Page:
Thanks. That's an interesting site. Since 2003 for bookgenome.com.

Weird Jim

"Good reading is the only test of good writing"
Robertson Davies. A voice from the attic 1960

  

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Mesg #90557 "RE: Automated writng. How soon?"
Author Wandering Author     Click to send email to this author Click to send private message to this author Click to view this author's profile Click to add this author to your buddy list
Author Info Member since Jun 01st 2007
1569 posts
Date Thu Mar-22-12 10:21 PM
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In response to Reply # 2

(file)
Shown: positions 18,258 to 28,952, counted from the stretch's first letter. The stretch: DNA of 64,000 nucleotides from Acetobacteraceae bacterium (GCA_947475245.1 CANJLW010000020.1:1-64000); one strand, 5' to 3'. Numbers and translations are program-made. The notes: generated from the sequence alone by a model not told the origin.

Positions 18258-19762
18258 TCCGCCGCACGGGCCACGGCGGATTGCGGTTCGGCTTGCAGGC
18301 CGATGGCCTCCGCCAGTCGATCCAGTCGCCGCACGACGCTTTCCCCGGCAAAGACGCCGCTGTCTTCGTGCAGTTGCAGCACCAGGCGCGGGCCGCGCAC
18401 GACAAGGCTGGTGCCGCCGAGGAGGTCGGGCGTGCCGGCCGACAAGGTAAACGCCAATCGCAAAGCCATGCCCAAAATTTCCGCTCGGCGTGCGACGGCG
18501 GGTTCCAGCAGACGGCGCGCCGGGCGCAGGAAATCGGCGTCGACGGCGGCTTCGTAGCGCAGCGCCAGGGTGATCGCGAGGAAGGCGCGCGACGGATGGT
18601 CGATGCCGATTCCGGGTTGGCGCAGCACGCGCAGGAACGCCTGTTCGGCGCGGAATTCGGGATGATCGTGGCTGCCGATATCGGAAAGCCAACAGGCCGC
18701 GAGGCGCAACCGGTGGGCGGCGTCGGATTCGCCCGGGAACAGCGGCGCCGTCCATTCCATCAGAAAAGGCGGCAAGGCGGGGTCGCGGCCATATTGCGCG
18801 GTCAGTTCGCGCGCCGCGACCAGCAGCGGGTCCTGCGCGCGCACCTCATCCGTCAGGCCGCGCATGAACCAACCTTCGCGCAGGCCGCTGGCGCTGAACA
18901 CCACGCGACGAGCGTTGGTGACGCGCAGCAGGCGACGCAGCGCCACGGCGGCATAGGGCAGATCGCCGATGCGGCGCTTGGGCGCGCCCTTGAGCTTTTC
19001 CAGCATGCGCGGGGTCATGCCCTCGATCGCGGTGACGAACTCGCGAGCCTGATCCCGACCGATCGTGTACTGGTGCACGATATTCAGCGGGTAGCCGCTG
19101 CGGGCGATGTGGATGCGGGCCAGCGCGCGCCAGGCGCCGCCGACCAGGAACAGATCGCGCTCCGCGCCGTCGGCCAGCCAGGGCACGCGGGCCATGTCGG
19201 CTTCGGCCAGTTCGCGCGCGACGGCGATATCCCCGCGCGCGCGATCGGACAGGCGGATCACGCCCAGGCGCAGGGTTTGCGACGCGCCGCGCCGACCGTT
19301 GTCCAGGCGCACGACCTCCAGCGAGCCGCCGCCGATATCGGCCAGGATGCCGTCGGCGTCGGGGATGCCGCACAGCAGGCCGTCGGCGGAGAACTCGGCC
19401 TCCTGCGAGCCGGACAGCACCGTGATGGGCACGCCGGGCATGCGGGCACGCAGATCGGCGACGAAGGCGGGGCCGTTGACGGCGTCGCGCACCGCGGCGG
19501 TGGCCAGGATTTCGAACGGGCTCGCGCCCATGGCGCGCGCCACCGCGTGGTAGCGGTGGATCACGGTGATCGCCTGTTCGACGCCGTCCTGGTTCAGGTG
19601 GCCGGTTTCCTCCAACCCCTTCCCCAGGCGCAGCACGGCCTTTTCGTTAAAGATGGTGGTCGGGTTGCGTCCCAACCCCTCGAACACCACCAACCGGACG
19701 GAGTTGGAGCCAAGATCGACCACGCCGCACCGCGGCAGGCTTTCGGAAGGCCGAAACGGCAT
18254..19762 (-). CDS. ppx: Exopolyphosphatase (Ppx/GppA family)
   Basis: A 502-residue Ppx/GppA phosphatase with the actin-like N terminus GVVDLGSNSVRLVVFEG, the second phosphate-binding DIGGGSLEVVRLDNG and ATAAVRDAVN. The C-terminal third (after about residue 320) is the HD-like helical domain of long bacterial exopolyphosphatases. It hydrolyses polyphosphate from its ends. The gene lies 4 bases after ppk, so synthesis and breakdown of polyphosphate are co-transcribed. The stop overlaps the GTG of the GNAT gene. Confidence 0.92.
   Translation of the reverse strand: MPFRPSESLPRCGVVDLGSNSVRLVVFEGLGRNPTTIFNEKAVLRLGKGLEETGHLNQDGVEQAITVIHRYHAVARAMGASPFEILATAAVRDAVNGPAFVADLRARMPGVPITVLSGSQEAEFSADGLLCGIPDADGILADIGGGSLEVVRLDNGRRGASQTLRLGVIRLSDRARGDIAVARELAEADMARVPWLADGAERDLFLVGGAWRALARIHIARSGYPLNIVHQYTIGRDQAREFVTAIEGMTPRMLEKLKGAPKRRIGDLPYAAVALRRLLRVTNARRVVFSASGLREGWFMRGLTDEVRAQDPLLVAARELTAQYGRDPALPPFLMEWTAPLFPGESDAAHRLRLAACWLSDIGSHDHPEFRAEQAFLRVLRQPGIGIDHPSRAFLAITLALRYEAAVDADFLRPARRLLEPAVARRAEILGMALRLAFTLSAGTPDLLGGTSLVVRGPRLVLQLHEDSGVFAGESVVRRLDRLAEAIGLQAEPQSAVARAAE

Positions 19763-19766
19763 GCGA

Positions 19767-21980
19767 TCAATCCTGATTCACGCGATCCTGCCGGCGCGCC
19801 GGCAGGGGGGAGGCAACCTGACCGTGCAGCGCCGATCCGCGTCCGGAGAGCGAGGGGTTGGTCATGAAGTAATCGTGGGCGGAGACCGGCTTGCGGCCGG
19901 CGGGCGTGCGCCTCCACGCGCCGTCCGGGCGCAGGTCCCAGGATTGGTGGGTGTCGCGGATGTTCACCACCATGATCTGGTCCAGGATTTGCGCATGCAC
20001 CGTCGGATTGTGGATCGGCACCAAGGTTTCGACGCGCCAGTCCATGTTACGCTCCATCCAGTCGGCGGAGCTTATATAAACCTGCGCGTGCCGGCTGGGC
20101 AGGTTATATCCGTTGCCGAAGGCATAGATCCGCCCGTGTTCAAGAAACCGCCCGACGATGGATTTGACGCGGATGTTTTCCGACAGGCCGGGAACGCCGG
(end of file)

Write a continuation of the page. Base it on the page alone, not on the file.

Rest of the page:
Thu Mar-22-12 10:27 PMby Wandering Author

I know you weren't talking about AIs. But I simply don't believe that the computers and programming that we have now can 'write' anything beyond the dry, factual articles and 'books' that are presently being generated. Even those factual pieces are hardly shining examples of journalism or anything else. And fiction is a lot tougher to get right, even if non-fiction can be tougher to make really interesting.

Now, obviously, neither of us knows for sure. You could be entirely right, and I could be wrong. There's no way I can think of to prove my negative, and unless (or until) what you predict actually becomes reality, there's no way to prove your prediction either. But if there's any potential for more, I haven't seen any indications of it.